Novels are weird beasts. Each novel has its own journey, and depending on the sort of novel it is, its own destination.
I’ve not written many novels, but do hope to follow in the footsteps of those who have–so in the tradition of guest posts from experts on Daily (w)rite, today I present you the delightful and incredibly generous Carrie Ryan.
Carrie is the New York Times bestselling author of the Forest of Hands and Teeth series, the Map to Everywhere series (written with her husband, John Parke Davis), Daughter of Deep Silence, Infinity Ring: Divide and Conquer, and Dead Air (written with Gwenda Bond and Rachel Caine), as well as the editor of Foretold: 14 Tales of Prophecy and Prediction. Her novels have sold in over 22 territories, and her first book is in development as a major motion picture.
This interview with Carrie Ryan was made possible with the collaboration of my wonderful agent, Lucienne Diver, and Sarah Simpson-Weiss, assistant to New York Times bestselling author Rachel Caine. Lucienne also represents Rachel Caine’s estate, and we all thought this interview would be a great way for Carrie to share her insights on the writing life (some of which I’ve highlighted in blue), while also speaking about Trapper Road, the new novel she’s written to continue Rachel Caine’s legacy and the very popular Stillhouse Lake series.
There’s a fab giveaway at the end of the interview: don’t miss it!
1. Your journey from aspiring writer to NYT bestselling author who has sold in dozens of countries is inspirational. Could you tell us a little bit about your path to publication?
My sixth week working as a lawyer I realized billing hours wasn’t what I wanted to do with the rest of my life. I asked myself, if I could do anything in the world, what would it be? The answer was: I’d be an author. So, I threw myself into pursuing that goal, writing nights and weekends and any other free time I had. When November and NaNo rolled around, I was looking to start a new project and lamented to my husband that I didn’t know what to write.
He said, “Write what you love.”
I said, “That would be zombies. No one wants to read about zombies.”
(This was 2006 when zombies weren’t popular)
But then I decided “why not?” and started writing a book set generations after the zombie apocalypse. I knew it would never be published, so I took risks and experimented with a new voice. I tried writing in first person present tense, and my first draft didn’t contain contractions. It was a book written wholly for myself and my husband and I loved it.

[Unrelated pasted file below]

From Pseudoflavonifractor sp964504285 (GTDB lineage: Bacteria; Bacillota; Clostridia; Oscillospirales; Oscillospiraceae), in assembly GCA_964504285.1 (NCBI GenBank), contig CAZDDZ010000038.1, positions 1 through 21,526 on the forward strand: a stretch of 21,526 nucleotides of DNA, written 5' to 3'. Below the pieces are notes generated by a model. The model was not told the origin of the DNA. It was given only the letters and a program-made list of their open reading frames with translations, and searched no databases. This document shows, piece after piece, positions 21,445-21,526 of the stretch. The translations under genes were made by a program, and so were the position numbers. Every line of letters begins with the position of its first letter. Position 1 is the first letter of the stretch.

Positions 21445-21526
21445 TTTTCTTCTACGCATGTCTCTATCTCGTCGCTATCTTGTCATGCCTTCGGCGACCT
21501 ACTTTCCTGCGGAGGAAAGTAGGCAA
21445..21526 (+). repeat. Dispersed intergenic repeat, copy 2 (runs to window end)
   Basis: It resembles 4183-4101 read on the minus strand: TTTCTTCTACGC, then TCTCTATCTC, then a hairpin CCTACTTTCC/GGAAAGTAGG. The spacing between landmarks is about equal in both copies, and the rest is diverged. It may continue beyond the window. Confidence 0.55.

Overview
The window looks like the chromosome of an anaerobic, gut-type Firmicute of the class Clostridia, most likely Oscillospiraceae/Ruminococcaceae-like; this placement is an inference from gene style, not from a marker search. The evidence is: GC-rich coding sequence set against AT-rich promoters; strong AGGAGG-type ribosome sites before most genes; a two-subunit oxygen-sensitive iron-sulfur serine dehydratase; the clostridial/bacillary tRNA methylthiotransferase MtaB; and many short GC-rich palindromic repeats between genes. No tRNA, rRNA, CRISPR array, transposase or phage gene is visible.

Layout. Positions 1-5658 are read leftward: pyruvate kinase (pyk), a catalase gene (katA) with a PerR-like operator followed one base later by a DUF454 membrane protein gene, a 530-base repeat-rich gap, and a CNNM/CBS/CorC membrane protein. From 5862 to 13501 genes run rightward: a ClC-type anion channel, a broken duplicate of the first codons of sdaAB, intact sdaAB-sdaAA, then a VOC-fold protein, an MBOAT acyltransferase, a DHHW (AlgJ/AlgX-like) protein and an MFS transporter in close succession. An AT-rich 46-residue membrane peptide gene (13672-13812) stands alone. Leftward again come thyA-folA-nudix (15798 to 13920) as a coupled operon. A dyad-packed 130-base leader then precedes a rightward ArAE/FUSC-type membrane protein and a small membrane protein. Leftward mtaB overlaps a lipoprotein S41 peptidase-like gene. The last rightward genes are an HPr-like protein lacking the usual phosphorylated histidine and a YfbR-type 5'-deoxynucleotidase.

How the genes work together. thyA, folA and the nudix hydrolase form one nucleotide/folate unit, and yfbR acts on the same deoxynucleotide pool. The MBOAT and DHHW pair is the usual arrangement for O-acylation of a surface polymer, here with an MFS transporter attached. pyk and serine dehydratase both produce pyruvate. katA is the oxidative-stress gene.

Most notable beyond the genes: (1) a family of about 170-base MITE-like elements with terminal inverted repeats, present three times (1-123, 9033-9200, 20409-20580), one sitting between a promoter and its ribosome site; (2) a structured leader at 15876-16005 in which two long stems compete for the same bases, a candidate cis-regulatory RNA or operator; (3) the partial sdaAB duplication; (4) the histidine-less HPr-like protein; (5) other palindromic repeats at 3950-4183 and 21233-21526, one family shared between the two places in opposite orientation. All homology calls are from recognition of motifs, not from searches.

Once I was finished I decided I might as well query it. I ended up signing with my first agent who sold the book to Random House Children’s Books and The Forest of Hands and Teeth became my first NYT bestselling book. I still try to follow that same advice: write what you love. It just happens that I love a lot of different novels!
2. What does your typical writing day look like?
I’m trying to remember when I last had a typical writing day – lol. I used to have a fairly predictable schedule, but then the pandemic hit, I had a kid, and we decided to build a new house. That threw any kind of schedule right out the window!
When drafting Trapper Road I used a program called Pacemaker Plus for the first time — it’s a website where you set a word count and a deadline and it tells you how many words a day you need to write to reach your goal. It was very helpful in keeping me on track.
3. You straddle various genre in your writing career. How would you advise a new writer approaching the querying of novels in varied genre and planning out a career?
This is a tough question to answer because the writing world has changed so much since I first published in 2009. Back then, there was really only one clear avenue for an author: querying an agent and signing with a traditional publisher. Now there are so many options and I find that really freeing. In the past if you wrote a book and it wasn’t picked up with a publisher, it ended up in a trunk under your bed. Now, that’s not necessarily the case.